The IRS has issued proposed regulations that introduce a new optional form for charitable organizations to provide to donors to substantiate most charitable contributions.
Since 1994, taxpayers making charitable contributions in excess of $250 have been required to obtain written acknowledgment of contributions from the donee organization. The acknowledgment must be contemporaneous, meaning it generally must be obtained by the earlier of the date the taxpayer’s tax return is filed or is due (including extensions).There currently is no particular form for the acknowledgment, but it must contain the following information:
- The amount of cash contributed
- A description of any property other than cash contributed
- Whether any goods or services were provided by the donee organization in consideration for the contribution
- A description and good faith estimate of the value of any goods and services provided by the donee organization or a statement that such goods and services consist solely of intangible religious benefits
The IRS has applied these rules strictly, leading to unfortunate results for taxpayers who fail to properly substantiate charitable contributions. For example, in a U.S. Tax Court memorandum decision from 2012, a taxpayer was denied a charitable contribution even though a timely receipt was obtained for the contributions in excess of $250 because the receipt did not affirmatively state whether any goods or services were provided to the donor.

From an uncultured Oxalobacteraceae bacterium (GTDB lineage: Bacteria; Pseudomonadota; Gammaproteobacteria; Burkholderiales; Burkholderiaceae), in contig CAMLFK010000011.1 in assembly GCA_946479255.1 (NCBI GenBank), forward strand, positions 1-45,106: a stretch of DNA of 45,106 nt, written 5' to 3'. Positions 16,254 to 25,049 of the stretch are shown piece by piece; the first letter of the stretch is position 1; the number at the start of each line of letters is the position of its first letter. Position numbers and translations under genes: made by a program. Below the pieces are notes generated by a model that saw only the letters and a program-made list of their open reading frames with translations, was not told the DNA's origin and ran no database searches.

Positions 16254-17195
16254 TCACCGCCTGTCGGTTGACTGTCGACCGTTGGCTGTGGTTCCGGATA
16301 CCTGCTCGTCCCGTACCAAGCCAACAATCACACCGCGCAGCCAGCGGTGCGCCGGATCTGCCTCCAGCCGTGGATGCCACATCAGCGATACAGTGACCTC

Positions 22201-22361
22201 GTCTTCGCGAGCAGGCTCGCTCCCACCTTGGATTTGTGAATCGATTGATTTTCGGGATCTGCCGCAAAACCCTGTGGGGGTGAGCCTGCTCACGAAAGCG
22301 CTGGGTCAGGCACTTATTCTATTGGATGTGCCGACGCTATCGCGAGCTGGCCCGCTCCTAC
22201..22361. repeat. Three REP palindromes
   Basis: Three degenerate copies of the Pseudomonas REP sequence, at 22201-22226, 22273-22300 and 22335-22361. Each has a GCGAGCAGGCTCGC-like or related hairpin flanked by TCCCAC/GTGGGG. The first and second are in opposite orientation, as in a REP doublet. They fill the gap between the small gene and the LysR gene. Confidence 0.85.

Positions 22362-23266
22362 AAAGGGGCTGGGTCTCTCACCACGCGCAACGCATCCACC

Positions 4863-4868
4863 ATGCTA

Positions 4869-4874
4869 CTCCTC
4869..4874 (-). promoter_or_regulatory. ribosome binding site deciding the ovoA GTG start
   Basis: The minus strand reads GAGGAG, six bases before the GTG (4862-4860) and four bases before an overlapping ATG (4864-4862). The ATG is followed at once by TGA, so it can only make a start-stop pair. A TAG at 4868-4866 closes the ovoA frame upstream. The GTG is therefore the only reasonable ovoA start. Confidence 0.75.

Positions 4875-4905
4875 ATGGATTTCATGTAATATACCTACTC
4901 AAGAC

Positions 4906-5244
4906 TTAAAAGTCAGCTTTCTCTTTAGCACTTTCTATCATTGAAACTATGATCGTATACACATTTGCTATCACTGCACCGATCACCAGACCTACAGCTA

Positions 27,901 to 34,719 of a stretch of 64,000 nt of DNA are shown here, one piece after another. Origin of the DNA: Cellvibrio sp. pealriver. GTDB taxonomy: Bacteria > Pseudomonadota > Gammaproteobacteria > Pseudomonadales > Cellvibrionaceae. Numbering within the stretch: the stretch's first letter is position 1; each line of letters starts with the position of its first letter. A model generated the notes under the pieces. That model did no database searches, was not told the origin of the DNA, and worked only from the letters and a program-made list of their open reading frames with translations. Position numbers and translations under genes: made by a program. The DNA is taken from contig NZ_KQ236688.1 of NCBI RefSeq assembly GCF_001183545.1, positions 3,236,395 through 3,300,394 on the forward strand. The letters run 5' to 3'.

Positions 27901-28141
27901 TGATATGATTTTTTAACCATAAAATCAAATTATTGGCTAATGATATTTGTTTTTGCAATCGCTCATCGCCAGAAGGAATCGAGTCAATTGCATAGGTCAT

In the preamble to the proposed regulations, the IRS notes that some taxpayers have argued that a donation can be considered properly documented if the charitable organization issues an amended Form 990, “Return of Organization Exempt From Income Tax,” including the taxpayer’s contribution. However, the IRS consistently has disallowed this approach because it had not previously established a mechanism for charitable organizations to report donor information to the IRS. The proposed regulations continue to disallow this approach.
The proposed regulations do reflect, however, the IRS’ intent to develop an optional form that charitable organizations can use to report donor information to the IRS in lieu of providing cotemporaneous written acknowledgment to the donors. The form would be similar in nature to other information-reporting forms and would be due to donors by Feb. 28 of the year following the contribution. The regulations will apply to contributions made after the date the regulations are finalized.
Unfortunately, the regulations provide no benefit to taxpayers currently working through issues related to improper documentation. Taxpayers should take care to ensure they retain proper documentation for all claimed charitable contributions and request corrected documentation as necessary.